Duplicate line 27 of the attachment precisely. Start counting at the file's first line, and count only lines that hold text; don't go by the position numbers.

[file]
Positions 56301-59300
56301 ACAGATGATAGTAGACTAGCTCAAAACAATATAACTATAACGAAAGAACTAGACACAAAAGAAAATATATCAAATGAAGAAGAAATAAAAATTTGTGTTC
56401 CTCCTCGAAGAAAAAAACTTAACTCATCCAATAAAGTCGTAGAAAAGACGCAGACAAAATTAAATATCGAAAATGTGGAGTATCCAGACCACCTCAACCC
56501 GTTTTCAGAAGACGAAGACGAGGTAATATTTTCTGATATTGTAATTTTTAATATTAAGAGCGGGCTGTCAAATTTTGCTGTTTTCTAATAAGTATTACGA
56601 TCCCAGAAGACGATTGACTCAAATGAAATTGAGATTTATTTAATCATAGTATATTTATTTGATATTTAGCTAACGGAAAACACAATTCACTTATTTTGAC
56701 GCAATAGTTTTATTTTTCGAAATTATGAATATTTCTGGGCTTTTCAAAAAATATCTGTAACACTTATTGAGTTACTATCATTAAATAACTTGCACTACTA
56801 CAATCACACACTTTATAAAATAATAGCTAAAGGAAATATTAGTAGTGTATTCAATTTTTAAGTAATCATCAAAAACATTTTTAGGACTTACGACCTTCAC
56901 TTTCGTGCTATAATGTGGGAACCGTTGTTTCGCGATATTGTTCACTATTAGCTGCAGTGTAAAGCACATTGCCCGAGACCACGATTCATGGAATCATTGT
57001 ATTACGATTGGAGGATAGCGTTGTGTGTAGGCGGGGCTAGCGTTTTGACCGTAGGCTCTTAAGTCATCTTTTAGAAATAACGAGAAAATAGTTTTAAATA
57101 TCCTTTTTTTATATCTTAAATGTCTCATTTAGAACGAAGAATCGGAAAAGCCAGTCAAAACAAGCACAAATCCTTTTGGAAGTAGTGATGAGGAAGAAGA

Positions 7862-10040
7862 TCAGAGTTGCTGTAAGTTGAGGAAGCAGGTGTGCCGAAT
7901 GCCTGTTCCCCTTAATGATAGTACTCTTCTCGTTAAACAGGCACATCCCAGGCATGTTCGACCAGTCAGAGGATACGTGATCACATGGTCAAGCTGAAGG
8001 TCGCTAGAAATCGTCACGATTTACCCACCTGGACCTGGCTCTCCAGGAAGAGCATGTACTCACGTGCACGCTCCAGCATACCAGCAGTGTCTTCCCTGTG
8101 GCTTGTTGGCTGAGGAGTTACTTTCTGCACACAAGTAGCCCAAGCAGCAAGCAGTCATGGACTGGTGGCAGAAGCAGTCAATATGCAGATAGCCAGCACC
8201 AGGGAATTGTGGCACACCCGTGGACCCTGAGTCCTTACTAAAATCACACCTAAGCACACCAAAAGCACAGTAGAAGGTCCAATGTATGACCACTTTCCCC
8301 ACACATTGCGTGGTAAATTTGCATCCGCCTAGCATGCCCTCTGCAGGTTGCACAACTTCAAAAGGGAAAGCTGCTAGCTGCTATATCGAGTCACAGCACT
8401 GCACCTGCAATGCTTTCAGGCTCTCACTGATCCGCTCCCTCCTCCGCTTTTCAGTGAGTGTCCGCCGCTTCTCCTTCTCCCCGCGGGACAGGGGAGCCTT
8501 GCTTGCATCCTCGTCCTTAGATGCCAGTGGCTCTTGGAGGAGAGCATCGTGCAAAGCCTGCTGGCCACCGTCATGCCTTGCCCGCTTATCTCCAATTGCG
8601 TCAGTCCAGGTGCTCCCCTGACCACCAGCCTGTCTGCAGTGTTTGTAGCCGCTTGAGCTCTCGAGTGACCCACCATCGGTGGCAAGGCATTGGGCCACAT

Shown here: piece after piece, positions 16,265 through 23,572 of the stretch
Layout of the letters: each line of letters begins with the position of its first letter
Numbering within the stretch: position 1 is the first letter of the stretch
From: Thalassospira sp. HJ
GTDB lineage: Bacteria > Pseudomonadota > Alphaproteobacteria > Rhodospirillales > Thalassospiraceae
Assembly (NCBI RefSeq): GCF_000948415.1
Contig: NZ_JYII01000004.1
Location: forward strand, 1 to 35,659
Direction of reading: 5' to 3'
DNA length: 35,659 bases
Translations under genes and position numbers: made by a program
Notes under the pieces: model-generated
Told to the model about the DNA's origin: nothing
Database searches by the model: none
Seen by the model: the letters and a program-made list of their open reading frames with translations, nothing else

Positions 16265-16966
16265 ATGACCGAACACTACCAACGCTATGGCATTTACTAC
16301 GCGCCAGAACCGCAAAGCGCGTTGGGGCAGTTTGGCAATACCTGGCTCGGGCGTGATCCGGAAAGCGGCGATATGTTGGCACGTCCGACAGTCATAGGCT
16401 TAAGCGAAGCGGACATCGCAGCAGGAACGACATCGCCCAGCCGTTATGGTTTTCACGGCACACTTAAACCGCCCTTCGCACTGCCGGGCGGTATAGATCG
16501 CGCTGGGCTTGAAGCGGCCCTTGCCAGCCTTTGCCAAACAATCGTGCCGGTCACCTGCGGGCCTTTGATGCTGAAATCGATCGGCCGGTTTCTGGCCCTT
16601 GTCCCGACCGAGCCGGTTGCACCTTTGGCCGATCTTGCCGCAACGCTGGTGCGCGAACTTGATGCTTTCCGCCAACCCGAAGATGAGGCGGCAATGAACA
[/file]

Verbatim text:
Contig: NZ_JYII01000004.1